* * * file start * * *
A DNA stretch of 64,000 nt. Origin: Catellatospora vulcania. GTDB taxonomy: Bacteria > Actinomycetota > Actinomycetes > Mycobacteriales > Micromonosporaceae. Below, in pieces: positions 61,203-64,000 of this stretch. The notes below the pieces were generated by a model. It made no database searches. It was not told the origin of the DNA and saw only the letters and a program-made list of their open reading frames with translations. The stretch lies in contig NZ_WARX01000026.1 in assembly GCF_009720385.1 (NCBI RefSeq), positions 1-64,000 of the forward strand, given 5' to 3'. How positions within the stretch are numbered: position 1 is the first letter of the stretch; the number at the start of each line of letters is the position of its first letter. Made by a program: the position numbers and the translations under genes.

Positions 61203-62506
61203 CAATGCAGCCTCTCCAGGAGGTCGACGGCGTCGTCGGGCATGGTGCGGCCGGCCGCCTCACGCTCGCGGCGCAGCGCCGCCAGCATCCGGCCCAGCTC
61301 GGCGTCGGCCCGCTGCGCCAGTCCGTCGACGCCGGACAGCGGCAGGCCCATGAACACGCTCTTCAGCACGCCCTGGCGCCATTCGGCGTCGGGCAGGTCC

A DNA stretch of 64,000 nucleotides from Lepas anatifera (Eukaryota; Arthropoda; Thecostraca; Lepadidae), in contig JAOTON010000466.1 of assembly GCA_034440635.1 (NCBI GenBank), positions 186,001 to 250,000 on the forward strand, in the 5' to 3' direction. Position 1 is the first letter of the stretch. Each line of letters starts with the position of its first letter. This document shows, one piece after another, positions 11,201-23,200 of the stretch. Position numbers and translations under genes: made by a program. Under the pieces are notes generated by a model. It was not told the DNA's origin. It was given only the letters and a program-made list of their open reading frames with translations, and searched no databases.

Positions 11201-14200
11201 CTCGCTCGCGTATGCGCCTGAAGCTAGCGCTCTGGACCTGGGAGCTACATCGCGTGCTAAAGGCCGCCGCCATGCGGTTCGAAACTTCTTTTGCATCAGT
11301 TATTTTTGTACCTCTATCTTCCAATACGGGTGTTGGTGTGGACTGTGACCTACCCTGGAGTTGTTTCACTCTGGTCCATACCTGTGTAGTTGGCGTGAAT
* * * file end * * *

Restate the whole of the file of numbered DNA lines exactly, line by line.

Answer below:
A DNA stretch of 64,000 nt. Origin: Catellatospora vulcania. GTDB taxonomy: Bacteria > Actinomycetota > Actinomycetes > Mycobacteriales > Micromonosporaceae. Below, in pieces: positions 61,203-64,000 of this stretch. The notes below the pieces were generated by a model. It made no database searches. It was not told the origin of the DNA and saw only the letters and a program-made list of their open reading frames with translations. The stretch lies in contig NZ_WARX01000026.1 in assembly GCF_009720385.1 (NCBI RefSeq), positions 1-64,000 of the forward strand, given 5' to 3'. How positions within the stretch are numbered: position 1 is the first letter of the stretch; the number at the start of each line of letters is the position of its first letter. Made by a program: the position numbers and the translations under genes.

Positions 61203-62506
61203 CAATGCAGCCTCTCCAGGAGGTCGACGGCGTCGTCGGGCATGGTGCGGCCGGCCGCCTCACGCTCGCGGCGCAGCGCCGCCAGCATCCGGCCCAGCTC
61301 GGCGTCGGCCCGCTGCGCCAGTCCGTCGACGCCGGACAGCGGCAGGCCCATGAACACGCTCTTCAGCACGCCCTGGCGCCATTCGGCGTCGGGCAGGTCC

A DNA stretch of 64,000 nucleotides from Lepas anatifera (Eukaryota; Arthropoda; Thecostraca; Lepadidae), in contig JAOTON010000466.1 of assembly GCA_034440635.1 (NCBI GenBank), positions 186,001 to 250,000 on the forward strand, in the 5' to 3' direction. Position 1 is the first letter of the stretch. Each line of letters starts with the position of its first letter. This document shows, one piece after another, positions 11,201-23,200 of the stretch. Position numbers and translations under genes: made by a program. Under the pieces are notes generated by a model. It was not told the DNA's origin. It was given only the letters and a program-made list of their open reading frames with translations, and searched no databases.

Positions 11201-14200
11201 CTCGCTCGCGTATGCGCCTGAAGCTAGCGCTCTGGACCTGGGAGCTACATCGCGTGCTAAAGGCCGCCGCCATGCGGTTCGAAACTTCTTTTGCATCAGT
11301 TATTTTTGTACCTCTATCTTCCAATACGGGTGTTGGTGTGGACTGTGACCTACCCTGGAGTTGTTTCACTCTGGTCCATACCTGTGTAGTTGGCGTGAAT